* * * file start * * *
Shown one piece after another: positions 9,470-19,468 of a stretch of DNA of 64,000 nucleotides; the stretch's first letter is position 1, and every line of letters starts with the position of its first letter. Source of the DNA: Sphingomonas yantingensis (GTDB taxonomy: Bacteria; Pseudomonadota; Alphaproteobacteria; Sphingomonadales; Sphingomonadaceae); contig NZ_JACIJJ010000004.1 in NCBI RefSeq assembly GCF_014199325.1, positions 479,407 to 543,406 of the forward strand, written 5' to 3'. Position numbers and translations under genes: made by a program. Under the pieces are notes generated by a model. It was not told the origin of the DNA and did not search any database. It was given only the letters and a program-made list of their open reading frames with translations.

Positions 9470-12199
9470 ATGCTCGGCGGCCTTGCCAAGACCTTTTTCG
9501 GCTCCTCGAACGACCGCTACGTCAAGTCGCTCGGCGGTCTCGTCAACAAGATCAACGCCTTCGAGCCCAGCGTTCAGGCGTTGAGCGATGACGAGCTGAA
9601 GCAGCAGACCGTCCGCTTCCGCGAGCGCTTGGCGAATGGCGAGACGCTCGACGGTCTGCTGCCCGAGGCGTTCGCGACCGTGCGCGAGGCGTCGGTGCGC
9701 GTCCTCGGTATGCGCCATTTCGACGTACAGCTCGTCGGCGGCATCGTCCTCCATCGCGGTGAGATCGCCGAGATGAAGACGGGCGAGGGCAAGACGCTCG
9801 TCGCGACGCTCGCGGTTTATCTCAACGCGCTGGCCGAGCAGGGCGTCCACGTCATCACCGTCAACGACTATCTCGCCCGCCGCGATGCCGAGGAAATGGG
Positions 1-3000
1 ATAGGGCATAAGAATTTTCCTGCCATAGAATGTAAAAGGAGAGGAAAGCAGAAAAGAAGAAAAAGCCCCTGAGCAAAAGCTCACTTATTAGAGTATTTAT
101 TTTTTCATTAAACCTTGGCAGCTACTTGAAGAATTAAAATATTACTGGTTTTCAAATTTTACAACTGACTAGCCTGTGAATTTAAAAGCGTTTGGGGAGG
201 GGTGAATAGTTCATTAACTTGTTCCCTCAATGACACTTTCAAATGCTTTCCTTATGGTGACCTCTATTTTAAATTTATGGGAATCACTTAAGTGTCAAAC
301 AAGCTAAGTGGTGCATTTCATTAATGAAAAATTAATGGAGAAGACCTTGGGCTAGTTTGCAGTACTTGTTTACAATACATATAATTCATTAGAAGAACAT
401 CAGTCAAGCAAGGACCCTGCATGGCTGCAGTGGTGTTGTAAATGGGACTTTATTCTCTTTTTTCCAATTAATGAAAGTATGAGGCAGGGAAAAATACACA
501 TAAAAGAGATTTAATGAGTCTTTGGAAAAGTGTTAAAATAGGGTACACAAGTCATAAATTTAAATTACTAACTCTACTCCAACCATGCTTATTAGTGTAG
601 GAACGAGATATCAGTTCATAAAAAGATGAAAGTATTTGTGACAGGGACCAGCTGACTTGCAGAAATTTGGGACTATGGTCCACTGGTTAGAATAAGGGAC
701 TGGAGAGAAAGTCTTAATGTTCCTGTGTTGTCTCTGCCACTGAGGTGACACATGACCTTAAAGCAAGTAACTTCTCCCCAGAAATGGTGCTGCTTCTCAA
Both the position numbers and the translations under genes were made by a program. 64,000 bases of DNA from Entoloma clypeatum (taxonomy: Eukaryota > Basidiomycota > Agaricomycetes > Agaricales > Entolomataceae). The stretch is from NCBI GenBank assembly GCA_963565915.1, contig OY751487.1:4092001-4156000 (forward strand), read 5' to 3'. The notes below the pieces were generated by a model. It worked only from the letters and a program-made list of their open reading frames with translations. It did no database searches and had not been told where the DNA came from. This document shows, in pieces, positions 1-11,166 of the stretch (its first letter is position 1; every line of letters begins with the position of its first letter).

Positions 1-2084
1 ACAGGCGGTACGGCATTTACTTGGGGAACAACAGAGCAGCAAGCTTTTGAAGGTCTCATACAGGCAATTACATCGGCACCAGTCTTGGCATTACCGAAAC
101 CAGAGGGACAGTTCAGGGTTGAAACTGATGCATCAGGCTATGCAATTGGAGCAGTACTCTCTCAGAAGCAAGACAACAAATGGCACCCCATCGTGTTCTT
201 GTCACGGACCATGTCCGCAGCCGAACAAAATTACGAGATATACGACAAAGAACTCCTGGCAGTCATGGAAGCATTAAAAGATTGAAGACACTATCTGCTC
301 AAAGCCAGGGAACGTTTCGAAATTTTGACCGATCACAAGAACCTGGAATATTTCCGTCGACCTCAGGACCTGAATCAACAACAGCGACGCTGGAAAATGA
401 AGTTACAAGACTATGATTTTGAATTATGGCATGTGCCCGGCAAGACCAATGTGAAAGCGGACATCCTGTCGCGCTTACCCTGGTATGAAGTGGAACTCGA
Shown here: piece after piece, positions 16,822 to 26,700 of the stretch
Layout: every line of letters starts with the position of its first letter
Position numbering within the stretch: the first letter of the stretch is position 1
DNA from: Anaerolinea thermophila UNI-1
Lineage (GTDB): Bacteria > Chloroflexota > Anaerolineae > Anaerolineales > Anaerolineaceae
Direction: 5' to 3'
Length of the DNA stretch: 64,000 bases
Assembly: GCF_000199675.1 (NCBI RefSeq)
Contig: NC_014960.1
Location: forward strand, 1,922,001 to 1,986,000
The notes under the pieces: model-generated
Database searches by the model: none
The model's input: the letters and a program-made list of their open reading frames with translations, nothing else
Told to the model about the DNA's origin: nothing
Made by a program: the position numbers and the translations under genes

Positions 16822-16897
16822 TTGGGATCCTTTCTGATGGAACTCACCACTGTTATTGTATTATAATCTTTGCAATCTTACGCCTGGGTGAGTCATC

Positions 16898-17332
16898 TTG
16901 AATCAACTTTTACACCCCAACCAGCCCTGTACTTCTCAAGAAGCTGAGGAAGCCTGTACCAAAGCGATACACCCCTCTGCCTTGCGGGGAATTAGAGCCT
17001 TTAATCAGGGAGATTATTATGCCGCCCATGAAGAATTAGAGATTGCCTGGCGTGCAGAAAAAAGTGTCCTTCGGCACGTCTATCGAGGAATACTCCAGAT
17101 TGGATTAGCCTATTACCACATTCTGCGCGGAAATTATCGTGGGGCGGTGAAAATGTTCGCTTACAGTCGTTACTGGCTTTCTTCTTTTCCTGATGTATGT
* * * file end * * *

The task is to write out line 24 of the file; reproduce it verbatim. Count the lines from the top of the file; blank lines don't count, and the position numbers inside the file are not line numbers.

Shown here: piece after piece, positions 16,822 to 26,700 of the stretch